We need to talk about how selling his majority stake in the Charlotte Hornets affects Michael Jordan’s legacy.
Long story short, it doesn’t affect a damn thing.
If you don’t have time for this, I get it. I’m taking time out of my day for both of us to add cement to a legacy that’s already made of a hundred million tons of stone.
But last week, Colin Cowherd responded to the news that Michael Jordan is offloading his majority stake in the Charlotte Hornets to Gamestop short-squeeze victim Gabe Plotkin and Atlanta Hawks minority owner Rick Schnall.
And you might want to buckle up for this scorching hot take.
Cowherd said that Michael Jordan’s mythology as the most unassailably great basketball player of all time crumbles without Scottie Pippen and Phil Jackson, because he failed as a baseball player, failed with the Washington Wizards, and has now failed to turn the Charlotte Hornets into a winning franchise before cashing out.
First of all, the “if a thing didn’t happen, it never would have happened” argument is both always true and never true. Of course if things were different they would be different. But they’re not.
Second, on what planet does Michael Jordan having a relatively respectable run as a double-A right fielder at 31-years old after 13 years away from the game constitute a mark against his legacy of greatness on the basketball court? Baseball is an insanely hard sport. There were six other players on the 1994 Birmingham Barons that hit under .240 on the season, and half of them were major leaguers at some point.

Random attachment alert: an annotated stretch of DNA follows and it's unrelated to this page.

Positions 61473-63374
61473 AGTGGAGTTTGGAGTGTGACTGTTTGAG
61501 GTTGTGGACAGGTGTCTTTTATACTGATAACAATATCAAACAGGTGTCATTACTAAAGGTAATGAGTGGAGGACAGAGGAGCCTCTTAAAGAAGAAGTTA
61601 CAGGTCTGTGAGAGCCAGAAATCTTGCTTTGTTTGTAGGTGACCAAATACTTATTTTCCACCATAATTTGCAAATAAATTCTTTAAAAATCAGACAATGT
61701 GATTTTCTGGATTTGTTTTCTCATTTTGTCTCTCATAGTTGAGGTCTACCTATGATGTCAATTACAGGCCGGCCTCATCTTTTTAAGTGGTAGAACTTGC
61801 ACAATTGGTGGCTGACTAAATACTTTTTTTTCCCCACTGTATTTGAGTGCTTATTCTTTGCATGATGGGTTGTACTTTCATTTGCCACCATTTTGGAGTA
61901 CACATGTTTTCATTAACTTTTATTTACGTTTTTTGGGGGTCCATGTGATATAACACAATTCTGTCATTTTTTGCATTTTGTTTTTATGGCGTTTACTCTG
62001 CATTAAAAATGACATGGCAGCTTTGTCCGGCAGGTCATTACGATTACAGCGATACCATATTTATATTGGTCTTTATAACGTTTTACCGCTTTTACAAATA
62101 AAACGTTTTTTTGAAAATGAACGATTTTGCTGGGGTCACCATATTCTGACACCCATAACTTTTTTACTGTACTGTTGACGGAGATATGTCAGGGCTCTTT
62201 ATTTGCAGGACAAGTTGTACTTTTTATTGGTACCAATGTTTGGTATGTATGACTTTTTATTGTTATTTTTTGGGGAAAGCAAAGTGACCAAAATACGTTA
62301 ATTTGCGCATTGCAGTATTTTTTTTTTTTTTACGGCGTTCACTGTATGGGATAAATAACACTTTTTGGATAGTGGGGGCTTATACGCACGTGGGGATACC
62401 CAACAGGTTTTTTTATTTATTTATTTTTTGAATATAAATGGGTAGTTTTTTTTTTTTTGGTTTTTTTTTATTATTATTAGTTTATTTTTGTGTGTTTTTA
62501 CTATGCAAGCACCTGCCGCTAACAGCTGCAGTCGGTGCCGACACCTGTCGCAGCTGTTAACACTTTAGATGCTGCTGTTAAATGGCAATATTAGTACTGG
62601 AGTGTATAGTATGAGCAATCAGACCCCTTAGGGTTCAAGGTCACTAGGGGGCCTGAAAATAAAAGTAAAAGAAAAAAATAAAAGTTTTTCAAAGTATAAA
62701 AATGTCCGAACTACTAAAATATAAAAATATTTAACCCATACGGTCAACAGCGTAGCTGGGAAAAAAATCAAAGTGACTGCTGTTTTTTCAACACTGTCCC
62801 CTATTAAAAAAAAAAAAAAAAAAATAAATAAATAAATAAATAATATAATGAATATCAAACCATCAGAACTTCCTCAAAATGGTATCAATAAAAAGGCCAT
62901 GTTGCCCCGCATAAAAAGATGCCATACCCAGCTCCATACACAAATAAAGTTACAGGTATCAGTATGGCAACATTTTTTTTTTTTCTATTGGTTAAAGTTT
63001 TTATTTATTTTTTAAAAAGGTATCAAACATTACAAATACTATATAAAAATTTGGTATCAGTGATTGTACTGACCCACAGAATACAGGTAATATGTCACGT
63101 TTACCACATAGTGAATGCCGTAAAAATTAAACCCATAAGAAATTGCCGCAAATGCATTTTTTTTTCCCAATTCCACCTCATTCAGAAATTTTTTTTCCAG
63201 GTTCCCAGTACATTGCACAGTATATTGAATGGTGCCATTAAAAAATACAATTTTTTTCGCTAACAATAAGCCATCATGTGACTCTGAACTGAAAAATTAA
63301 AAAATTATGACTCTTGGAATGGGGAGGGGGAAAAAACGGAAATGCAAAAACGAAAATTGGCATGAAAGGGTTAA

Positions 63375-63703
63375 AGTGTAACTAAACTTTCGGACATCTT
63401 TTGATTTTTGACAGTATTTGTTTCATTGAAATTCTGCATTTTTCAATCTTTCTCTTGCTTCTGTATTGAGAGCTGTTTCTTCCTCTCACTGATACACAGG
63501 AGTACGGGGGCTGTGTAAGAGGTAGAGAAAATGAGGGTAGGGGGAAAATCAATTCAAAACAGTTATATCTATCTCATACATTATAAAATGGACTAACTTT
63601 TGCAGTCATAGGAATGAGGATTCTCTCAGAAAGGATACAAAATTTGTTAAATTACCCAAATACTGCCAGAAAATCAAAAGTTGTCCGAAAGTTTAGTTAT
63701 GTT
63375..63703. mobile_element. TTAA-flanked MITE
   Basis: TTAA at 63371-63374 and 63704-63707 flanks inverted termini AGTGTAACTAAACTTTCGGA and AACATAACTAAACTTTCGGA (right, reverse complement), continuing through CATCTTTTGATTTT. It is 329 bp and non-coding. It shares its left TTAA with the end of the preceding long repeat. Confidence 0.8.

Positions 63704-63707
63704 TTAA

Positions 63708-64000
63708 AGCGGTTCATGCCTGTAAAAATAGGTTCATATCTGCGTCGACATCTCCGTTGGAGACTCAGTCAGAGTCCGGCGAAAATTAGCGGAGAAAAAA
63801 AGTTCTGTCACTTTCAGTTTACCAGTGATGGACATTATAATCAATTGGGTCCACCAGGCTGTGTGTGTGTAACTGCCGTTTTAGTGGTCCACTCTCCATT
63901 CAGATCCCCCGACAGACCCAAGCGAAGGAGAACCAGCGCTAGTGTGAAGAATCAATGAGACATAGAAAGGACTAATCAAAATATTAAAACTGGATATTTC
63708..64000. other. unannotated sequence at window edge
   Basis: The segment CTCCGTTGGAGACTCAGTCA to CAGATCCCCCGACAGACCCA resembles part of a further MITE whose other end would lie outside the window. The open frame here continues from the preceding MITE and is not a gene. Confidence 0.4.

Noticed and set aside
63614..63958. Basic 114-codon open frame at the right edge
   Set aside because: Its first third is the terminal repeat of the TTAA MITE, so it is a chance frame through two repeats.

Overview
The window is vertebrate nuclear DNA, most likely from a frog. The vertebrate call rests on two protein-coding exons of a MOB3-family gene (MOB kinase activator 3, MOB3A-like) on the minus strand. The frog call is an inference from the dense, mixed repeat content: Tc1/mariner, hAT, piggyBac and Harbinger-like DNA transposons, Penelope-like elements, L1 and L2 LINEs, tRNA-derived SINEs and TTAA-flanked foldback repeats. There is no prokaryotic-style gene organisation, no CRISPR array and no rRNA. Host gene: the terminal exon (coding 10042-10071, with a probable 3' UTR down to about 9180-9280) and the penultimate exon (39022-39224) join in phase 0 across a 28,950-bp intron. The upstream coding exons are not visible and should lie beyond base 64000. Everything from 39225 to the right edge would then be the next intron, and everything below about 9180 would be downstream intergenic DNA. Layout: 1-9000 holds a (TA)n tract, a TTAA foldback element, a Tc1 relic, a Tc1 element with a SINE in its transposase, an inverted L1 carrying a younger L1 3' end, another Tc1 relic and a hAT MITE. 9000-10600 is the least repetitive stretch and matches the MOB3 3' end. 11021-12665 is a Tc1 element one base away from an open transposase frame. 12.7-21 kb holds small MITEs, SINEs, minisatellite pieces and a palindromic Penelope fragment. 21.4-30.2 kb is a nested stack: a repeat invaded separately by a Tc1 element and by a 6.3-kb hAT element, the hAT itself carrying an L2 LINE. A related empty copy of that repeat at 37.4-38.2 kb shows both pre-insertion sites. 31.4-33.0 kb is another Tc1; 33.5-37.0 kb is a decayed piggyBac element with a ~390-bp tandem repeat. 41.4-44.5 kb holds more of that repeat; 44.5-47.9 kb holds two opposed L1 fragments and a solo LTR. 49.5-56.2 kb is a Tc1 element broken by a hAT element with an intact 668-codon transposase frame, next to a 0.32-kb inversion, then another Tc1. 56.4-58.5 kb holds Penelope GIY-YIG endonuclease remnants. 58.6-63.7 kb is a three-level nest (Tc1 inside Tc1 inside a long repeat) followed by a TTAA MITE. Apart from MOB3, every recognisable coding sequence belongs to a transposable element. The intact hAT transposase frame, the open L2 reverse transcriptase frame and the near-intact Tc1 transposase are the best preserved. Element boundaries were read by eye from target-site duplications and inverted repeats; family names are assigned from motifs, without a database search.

Third, no the Wizards didn’t win a championship with Michael Jordan as a 37-year old first year general manager. But do you know what they did do when a 38-year old Michael Jordan that had been retired for three years stepped onto the court and replaced hall of fame shooting guard Mitch Richmond?
The Wizards almost doubled their win total. That’s a wild accomplishment that doesn’t get talked about enough. And it’s only a failure if your only measurement for success is perfection.
Last, the idea that someone could quintuple a quarter of a billion dollar investment in less than 15 years is insane. The only thing more insane would be to call that return on investment a failure.
The Charlotte Hornets not being a good basketball team has nothing to do with Michael Jordan, and everything to do with the fact that the Hornets have been stuck in mid-lottery hell while being a medium market team.
The only way to get good in the NBA is to either exist in a major market as a major free agent or trade destination, or hit the lottery jackpot with a can’t miss player. The third way- the rarest of all the ways, is to be a mid-market team that takes a risk on a guy from overseas and has it pay off, like Denver with Nikola Jokic or Milwaukee with Giannis Antetokounmpo.
Charlotte has had one pick inside the top 9 in the last nine years. And that was LaMelo Ball. Are we really calling Michael Jordan a failure because he earned a cool billion dollars while spending the majority of the last decade on the wrong end of lottery ball bounces?
My kids are athletes, and I always make sure to tell them that as Teddy Roosevelt said, as the man or woman in the arena, “It is not the critic who counts.”
And as Rudyard Kipling wrote, If you can be lied about, without dealing in lies, or be hated, without giving way to hating… yours is the Earth and everything that’s in it.”
When we attempt to define success and failure in multiple arenas in which we’ve never possessed the talent nor opportunity to even begin to compete, especially when what we call failures aren’t failures at all- that’s what creates what Teddy Roosevelt called a “cold and timid soul”
Let that sink in.